Contact Michael Hill, Jr.: [email protected]
LGBTQ+ Best Practices Training
The LGBTQ+ Best Practices Training will cover a brief overview of identity development and community strengths, provide exercises to distinguish and understand the components of the LGBTQ+ acronym, review common frameworks for understanding gender and sexuality, briefly discuss the minority stress model and its implications on physical and mental wellbeing, review language and the significance of pronouns, and highlight best practices. Attendees will be provided with a variety of handouts including: Common Identities and Definitions, the Gender Unicorn, The Impact of Pronouns, and Tips for Best Practices.
Facilitated by Skylar Wolfe, Director of SafeSpace Anti-Violence Program, and Taylor Small, Director of Health & Wellness Program, from the Pride Center of Vermont.
Youth Mental Health
This workshop will discuss not only how to empower youth but how to empower ourselves first. Sean will walk mentor coordinators through understanding the anxious mind, triggers, emotional regulation, and how to support through love, compassion and empathy. Most importantly how to use validation in order to build rapport quickly.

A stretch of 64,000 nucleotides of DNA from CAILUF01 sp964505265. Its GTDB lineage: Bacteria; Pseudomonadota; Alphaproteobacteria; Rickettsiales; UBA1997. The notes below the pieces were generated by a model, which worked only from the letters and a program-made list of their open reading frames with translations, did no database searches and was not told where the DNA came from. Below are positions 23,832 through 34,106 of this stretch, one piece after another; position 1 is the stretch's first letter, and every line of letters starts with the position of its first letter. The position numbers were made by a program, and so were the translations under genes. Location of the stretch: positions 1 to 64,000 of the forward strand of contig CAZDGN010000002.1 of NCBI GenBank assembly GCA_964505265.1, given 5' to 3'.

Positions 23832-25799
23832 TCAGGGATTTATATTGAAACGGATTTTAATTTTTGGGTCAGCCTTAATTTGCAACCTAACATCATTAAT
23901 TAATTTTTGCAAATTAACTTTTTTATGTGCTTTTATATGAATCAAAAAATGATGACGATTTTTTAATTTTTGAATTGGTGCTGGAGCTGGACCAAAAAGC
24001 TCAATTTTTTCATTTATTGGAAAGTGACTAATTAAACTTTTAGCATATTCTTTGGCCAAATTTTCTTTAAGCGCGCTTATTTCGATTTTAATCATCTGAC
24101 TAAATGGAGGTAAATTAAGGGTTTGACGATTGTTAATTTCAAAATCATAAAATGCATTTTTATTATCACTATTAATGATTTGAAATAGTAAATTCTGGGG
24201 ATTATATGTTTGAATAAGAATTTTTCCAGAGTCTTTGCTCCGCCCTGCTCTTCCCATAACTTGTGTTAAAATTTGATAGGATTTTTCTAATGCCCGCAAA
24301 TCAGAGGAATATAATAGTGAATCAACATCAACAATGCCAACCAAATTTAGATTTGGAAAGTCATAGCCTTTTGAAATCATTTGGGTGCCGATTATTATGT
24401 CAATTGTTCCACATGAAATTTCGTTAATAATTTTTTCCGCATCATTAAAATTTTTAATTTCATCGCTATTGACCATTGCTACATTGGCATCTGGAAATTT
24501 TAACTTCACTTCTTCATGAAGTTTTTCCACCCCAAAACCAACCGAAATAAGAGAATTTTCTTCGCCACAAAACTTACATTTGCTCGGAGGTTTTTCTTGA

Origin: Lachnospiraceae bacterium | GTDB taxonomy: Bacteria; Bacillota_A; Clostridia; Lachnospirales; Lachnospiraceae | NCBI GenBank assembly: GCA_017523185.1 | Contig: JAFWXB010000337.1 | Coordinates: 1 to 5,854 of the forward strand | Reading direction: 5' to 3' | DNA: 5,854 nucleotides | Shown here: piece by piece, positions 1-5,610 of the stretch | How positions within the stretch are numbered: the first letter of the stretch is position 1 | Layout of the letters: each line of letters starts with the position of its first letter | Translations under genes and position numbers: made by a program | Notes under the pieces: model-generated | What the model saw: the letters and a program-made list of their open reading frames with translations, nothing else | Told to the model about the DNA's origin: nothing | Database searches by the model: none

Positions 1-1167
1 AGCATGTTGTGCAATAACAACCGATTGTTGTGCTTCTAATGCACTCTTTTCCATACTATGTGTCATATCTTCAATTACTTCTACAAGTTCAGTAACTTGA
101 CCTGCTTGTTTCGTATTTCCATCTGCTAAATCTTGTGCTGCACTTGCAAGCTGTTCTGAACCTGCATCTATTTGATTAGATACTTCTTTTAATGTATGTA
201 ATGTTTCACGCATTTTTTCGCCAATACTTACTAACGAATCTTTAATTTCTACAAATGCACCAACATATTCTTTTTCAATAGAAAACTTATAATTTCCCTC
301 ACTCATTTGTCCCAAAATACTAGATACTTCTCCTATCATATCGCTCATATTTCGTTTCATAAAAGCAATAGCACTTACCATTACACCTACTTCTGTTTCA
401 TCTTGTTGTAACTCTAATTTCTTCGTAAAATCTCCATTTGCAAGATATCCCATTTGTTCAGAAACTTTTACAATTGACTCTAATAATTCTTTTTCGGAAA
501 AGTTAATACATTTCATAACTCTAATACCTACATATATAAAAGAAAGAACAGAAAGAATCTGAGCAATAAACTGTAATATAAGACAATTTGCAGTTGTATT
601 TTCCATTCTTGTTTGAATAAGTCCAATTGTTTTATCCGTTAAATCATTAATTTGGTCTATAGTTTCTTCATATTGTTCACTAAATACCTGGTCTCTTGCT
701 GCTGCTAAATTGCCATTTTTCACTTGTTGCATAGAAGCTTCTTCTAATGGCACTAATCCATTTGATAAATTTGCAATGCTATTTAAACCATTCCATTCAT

We are in the midst of a public health crisis with supports that are outdated. In order to support the children of today we have to stop the notion that they do well if they want to and instead remember children do well if they can. It is our responsibility to model behaviors. We cannot help or support anyone if we cannot help or support ourselves first. If we want children to be empowered we need to take away the shame and guilt they are feeling. In order to empower them we need to teach them self-esteem and respect. Through the mental health lens this means constantly building them up and inviting them to enjoy in their successes.
Facilitated by Sean Perry, Co-Founder and President of We R H.O.P.E., Inc.
Presentation and materials available by request! Contact Sean at [email protected].
Optional Post-Secondary Toolkit Session